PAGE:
Taking them at their word? The validity of verbal contracts
Ramsay v BCE Inc.
The Toronto Small Claims Court recently found that a telephone conversation between an individual consumer and Bell Canada constitutes a legally enforceable oral contract – one which cannot be superseded by written terms emailed after the fact.
In David Ramsay v BCE Inc. the Plaintiff Mr. Ramsay called Bell Canada and ultimately purchased internet and television services for a term of 24 months. Having reached an agreement by phone, Bell Canada then sent Mr. Ramsay an email containing new terms including an increased price and an entire agreement clause.
Deputy Judge De Lucia found that when the telephone conversation concluded, a contract was in place with all of the essential elements, including consideration and sufficiently clear terms. Bell Canada’s later attempt to unilaterally raise the agreed-upon price was thus in violation of a valid and enforceable contract. A party to a contract cannot unilaterally insert new terms without fresh consideration. Where new terms involve price increases, any attempt to unilaterally change the verbal contract will be considered high handed and unacceptable by the Court.
The Court explained that while Bell Canada has the commercial right to impose price changes, it cannot do so during a contractual term. The term in this case was 24 months, as agreed upon verbally between the parties. Bell Canada’s attempt to clarify, introduce and bring attention to the new terms of the contract through subsequent emails was held to be unacceptable. Given that none of the new terms were part of the original contract, they were found to be unenforceable.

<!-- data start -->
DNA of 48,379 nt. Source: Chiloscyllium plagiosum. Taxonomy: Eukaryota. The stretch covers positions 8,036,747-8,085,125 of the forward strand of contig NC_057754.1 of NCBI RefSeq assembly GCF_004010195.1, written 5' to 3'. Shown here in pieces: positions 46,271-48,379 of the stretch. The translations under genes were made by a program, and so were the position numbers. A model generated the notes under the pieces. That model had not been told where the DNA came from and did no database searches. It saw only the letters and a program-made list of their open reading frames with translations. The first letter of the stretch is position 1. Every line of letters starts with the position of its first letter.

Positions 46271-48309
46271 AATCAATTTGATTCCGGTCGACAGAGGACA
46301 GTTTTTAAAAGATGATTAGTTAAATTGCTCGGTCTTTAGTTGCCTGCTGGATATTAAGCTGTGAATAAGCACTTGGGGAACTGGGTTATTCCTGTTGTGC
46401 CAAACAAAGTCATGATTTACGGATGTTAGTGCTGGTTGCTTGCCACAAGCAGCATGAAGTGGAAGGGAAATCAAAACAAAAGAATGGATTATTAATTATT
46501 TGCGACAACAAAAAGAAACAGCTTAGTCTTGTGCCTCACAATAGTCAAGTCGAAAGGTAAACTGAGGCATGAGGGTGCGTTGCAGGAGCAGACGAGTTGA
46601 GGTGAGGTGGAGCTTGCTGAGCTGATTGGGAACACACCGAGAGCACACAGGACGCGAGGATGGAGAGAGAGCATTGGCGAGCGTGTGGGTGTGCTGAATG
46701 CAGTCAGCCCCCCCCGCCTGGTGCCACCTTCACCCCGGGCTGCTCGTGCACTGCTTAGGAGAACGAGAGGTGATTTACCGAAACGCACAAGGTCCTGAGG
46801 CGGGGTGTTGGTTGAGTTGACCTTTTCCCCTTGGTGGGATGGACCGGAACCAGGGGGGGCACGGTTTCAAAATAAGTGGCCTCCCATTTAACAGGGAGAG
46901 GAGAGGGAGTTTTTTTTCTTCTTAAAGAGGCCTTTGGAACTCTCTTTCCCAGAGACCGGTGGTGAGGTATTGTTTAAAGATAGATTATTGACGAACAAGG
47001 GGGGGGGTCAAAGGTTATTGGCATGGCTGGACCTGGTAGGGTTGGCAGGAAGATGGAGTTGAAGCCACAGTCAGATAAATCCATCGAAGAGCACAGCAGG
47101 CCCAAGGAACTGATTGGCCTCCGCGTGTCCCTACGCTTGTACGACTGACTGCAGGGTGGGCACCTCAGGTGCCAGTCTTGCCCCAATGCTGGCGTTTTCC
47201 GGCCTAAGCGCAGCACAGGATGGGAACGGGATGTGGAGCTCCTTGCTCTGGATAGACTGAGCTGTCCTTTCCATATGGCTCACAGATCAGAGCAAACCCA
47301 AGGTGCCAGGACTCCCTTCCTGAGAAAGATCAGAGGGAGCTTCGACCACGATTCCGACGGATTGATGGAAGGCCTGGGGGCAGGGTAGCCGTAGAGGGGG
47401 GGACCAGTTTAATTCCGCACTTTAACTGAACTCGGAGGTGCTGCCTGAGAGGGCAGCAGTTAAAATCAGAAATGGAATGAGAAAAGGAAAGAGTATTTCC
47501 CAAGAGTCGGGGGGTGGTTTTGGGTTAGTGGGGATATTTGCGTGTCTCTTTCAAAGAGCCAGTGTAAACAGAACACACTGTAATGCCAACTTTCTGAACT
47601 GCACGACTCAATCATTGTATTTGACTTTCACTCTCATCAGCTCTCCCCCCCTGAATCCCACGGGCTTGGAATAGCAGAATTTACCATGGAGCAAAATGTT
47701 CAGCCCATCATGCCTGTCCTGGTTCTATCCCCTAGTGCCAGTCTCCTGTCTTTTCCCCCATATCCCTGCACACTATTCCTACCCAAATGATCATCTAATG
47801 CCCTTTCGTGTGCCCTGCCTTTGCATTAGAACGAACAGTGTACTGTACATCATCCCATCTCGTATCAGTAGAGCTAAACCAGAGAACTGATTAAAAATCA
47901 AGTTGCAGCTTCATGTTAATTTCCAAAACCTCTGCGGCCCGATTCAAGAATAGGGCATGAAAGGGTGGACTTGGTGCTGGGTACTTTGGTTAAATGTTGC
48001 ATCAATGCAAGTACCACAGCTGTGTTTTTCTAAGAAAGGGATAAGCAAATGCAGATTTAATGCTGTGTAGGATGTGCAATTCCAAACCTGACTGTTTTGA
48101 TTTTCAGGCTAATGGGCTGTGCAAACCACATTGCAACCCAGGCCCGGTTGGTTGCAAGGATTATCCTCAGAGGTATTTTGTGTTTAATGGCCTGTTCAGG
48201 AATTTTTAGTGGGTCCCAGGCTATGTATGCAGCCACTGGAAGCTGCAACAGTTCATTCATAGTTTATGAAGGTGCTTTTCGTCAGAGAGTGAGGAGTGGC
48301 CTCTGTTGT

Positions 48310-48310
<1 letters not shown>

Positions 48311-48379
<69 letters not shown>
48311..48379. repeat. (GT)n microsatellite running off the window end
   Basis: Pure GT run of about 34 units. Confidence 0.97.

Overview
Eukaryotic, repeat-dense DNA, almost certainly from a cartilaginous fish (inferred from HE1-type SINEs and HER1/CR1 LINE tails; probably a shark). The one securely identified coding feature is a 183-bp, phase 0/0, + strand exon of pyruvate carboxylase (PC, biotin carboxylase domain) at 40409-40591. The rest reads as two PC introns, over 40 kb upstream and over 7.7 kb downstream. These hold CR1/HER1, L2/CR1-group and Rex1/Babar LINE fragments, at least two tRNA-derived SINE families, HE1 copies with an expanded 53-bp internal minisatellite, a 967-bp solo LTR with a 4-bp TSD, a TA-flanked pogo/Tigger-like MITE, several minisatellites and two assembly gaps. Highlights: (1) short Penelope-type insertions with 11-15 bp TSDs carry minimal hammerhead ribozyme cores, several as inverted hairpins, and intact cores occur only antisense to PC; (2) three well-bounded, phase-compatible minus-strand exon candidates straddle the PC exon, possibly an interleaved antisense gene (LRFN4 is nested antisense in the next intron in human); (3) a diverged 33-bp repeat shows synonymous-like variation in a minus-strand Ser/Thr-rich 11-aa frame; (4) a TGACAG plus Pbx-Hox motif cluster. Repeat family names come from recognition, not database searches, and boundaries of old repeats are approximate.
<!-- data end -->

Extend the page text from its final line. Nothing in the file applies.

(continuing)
Implications for Commercial Parties
Even though the damages award was low, the Small Claims Court’s reasoning should provide a caution to companies that engage consumers by telephone. If your company contracts over the phone, it may not be possible to supersede the terms of the initial verbal contract with subsequent written terms.
For the sake of clarity and consistency, it is always best practice to reduce contracts to writing. This holds especially true for companies that regularly contract with individual consumers. Employees who engage consumers by telephone should be trained to ensure best practices are followed at every consumer interaction. Ensuring contracting protocols are followed at each consumer interaction will reduce the likelihood of unexpected terms or liability for the corporation in the future.